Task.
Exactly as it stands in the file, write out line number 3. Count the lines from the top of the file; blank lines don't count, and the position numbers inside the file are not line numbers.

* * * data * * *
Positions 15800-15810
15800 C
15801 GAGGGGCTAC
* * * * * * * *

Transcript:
15801 GAGGGGCTAC